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July 23, 2014, 7:35 am

‘Mountaintop’ depicts King in human terms

The Rev. Martin Luther King Jr. the man, and the Rev. Martin Luther King Jr., the leader merge in Katori Hall’s award-winning drama “The Mountaintop,” receiving its Philadelphia premiere at Philadelphia Theatre Company (PTC) through Feb. 17 at the Suzanne Roberts Theatre.

Set in Memphis on April 3, 1968, the play imagines the events that might have taken place the night before the assassination of the civil rights leader. After delivering his magnificent “I’ve Been to the Mountaintop” speech, an exhausted and defeated King retires to Room 306 at the Lorraine Motel where he encounters a mysterious and spirited stranger as an epic storm rages outside.

Sekou Laidlow, making his PTC debut, plays King, which presents both a challenge and an honor for the Baltimore-born actor.

“It is quite a challenge to be playing this man, who is obviously larger than life,” Laidlow admits. “The weight of playing someone like him is very intimidating. The real challenge is to let go of what my perception of what people coming to see this play expect to see, and giving homage to him in terms of trying to tell his story. I put my whole heart and soul into the role so that the audience can experience this journey as told by this wonderful playwright.”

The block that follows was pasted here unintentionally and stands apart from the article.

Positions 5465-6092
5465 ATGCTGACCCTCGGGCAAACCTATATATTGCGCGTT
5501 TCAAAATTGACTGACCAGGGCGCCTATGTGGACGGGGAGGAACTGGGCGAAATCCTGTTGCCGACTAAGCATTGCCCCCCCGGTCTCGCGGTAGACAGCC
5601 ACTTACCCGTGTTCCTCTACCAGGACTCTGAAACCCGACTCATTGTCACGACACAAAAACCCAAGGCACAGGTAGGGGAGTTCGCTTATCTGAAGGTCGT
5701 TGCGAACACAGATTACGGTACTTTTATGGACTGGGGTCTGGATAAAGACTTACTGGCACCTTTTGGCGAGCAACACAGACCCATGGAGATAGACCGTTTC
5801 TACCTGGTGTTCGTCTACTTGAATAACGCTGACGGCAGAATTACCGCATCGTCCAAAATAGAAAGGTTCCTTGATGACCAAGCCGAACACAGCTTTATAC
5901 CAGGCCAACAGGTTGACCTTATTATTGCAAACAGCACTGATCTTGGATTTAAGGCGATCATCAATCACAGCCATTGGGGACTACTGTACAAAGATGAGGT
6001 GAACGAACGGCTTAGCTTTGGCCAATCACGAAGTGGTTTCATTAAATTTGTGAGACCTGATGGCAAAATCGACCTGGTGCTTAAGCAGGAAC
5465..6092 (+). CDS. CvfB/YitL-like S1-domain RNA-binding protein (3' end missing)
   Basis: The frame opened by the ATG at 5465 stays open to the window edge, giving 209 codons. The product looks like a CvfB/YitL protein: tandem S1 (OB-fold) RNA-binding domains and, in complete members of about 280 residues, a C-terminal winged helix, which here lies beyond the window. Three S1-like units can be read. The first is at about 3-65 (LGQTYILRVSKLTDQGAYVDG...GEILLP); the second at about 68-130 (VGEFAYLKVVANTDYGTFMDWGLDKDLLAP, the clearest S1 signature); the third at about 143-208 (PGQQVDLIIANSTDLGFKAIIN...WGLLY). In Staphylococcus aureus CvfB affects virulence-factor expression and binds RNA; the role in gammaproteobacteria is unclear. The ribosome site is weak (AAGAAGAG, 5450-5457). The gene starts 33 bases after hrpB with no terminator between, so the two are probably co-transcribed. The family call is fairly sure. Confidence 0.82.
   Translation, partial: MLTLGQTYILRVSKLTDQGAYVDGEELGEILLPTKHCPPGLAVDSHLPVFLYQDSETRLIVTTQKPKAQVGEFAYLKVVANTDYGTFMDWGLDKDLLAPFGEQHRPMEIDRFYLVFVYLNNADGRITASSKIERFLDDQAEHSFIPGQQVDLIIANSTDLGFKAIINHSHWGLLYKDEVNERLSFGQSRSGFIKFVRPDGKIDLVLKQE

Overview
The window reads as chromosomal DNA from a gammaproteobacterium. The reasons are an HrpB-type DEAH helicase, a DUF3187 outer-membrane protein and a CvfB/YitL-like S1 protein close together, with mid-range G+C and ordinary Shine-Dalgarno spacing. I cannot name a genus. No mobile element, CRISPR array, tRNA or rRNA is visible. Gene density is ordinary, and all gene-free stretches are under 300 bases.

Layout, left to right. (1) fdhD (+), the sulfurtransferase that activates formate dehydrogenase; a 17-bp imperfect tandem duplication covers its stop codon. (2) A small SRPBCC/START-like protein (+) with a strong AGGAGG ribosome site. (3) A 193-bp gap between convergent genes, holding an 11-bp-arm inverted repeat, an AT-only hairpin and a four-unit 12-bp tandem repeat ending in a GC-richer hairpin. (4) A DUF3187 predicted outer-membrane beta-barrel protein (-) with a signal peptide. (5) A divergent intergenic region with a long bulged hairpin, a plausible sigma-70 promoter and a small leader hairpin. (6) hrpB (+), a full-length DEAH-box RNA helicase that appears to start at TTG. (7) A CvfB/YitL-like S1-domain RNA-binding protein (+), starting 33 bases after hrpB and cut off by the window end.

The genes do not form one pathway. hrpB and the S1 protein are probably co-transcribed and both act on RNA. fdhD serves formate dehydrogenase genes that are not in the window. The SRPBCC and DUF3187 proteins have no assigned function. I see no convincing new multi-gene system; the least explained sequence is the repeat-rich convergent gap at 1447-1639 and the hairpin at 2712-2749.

“The Mountaintop” received its world premiere in London, winning the 2010 Olivier Award for Best New Play. It then premiered on Broadway in 2011, starring Samuel L. Jackson and Angela Bassett.

As for Laidlow, a graduate of the prestigious Juilliard School, he acknowledges that he attempts to bring all his training as an actor to deliver his best as Dr. King. But it’s not always easy.

“In fact, there’s a joke among actors that if you want to hear them complain, just give them a role,:” he says. “In doing this role, I am definitely not complaining, but simply trying to do the best work I can while hoping to give audiences something that will inspire them to do more with their own lives.”

Over the years, Laidlow has appeared in such regional theater productions as “Of Mice and Men” at Pioneer Theater Company, “Runaway Home” at Studio Theater, “Stonewall Country” at Theatre at Lime Kiln and others. His television credits include “Law and Order” and “The Wire,” as well as his performance in the short film “Pop Foul” which earned him the Best Performance for a Lead Actor at the Columbia University Film Festival.

“But after all that, I realized that I probably would never get a chance to be in plays off-Broadway, and most especially on Broadway, if I didn’t further my education, which is why, even after years of performing, I went back to school to attend Juilliard,” he says.

“Even with a pretty good amount of credits to my name, I realized that most people who got the kinds of jobs I wanted went to a conservatory. The people in charge just didn’t hire people without that kind of training, so that was my incentive to go to Juilliard.”

And whether one can afford a school like Juilliard or not, Laidlow says one of the keys to making it in this business is definitely education.

He says, “You have to educate yourself the best way you can and always know what’s going on. You also have to cultivate relationships with people in the business, and be genuine.” He explains that’s what he’s done and continues to do. “And today, the best thing about what I do is the ability to tell stories that have some significant content that change me, broaden me, and hopefully, like this play I’m doing now, leave an impact on others.”

For times and ticket information, call (215) 985-0420.